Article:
Soar in 2024


March 6, 2024


A Southern California pest control company installs Bird Barrier’s Bird-Shock on steel louvres at a hospital, protecting an outdoor dining area below. PHOTO: BIRD BARRIER AMERICA

For Pest Management Professional’s (PMP’s) 2024 State of the Industry survey, approximately one-third of readers surveyed reported they offer bird management among their services. Another 8 percent said they would begin offering bird service this year. Anecdotally, readers tell PMP they have tried bird control in the past, and it was just too much work. Others say once they got the hang of it, it’s well worth the legwork involved. That bears out in our survey results, as nearly 4 percent of respondents said it was among their Top 5 Service Sellers, and nearly 7 percent said it was among their Top 5 Margin Makers.

It seems, then, that for those who have cracked the code on how to succeed in bird control can really reap the rewards — namely, high revenue and another service to market to new and existing customers, strengthening brand name and loyalty.

Different paths to bird success

Ryan Gates

Ryan Gates

Drew Cowley, president of Cowley’s Termite & Pest Services, based in Farmingdale, N.J., went from knowing very little about bird control three decades ago to serving as the current president of the National Wildlife Control Operators of America (NWCOA) organization, which offers accredited training for the control of birds in addition to bats, skunks and other pests.

Cowley recalls his first official bird control job, just three years into business. “It was an existing warehouse account that had a starling problem in the loading dock area, and I was lucky I did a good job. I was using netting instead of something simpler like exclusion or spikes. I don’t recommend starting off with that degree of difficulty!”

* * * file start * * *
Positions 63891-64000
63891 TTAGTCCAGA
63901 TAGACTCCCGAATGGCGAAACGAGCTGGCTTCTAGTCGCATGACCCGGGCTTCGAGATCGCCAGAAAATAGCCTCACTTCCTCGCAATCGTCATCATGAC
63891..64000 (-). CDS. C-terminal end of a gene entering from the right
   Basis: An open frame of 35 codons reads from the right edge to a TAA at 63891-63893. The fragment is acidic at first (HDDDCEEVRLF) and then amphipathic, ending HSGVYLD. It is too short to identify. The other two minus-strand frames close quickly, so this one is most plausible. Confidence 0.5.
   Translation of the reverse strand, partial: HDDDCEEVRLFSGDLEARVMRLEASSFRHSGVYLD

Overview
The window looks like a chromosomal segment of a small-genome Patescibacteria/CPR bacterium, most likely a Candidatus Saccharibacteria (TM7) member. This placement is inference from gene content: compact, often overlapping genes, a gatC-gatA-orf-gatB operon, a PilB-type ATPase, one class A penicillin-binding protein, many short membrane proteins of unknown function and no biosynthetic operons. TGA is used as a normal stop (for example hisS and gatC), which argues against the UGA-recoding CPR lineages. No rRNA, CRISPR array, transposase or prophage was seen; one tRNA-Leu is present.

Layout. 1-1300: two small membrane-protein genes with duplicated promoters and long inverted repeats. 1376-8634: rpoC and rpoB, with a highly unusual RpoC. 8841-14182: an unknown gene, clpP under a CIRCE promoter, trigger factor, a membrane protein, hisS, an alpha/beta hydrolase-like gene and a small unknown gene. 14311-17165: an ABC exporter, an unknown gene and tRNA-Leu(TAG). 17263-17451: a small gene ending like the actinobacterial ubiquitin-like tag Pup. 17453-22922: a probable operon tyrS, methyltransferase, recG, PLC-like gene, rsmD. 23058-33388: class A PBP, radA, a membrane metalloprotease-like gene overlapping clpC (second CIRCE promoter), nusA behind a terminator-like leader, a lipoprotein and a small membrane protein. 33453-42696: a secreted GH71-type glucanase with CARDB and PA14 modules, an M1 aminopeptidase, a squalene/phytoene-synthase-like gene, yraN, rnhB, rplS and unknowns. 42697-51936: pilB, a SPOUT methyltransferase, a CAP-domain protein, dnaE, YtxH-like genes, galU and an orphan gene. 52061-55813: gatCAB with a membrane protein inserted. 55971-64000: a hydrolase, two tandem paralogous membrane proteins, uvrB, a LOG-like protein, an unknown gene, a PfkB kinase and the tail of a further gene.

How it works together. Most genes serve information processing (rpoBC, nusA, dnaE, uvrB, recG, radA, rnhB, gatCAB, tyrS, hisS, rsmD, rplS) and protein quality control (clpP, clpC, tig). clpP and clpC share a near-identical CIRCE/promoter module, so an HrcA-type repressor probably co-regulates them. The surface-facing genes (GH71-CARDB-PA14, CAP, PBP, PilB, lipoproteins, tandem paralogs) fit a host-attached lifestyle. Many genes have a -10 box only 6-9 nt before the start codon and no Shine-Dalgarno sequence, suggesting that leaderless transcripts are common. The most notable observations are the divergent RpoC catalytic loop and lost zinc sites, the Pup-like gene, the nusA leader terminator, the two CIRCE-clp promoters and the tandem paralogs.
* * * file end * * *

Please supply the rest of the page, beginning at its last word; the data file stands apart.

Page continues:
Ryan Gates, ACE, is technical services manager for Versacor Enterprises. He says the Southlake, Texas-based firm has been offering bird control services since shortly after its founding in 2009. It’s a solid part of the company’s identity today.

“As with so many programs, our adoption was driven by client demand and perceived value,” he explains.

Travis Curtis

Travis Curtis

Similarly, Travis Curtis, ACE, reports that bird control started off by growing organically among existing accounts at the Advanced IPM branches he manages in Manteca, Merced, Madera and Bakersfield, Calif. “We were doing well,” he adds, “But we knew we could do even better if we could approach bird control more strategically, tailoring our services to the unique demands of each situation.”

To gain this expertise, Curtis took a bird control sales course offered by an industry manufacturer to “train the trainer” — that is, he could take what he learned and implement it among his bird control team, both sales and technical. He offers his three biggest takeaways after taking the extra training: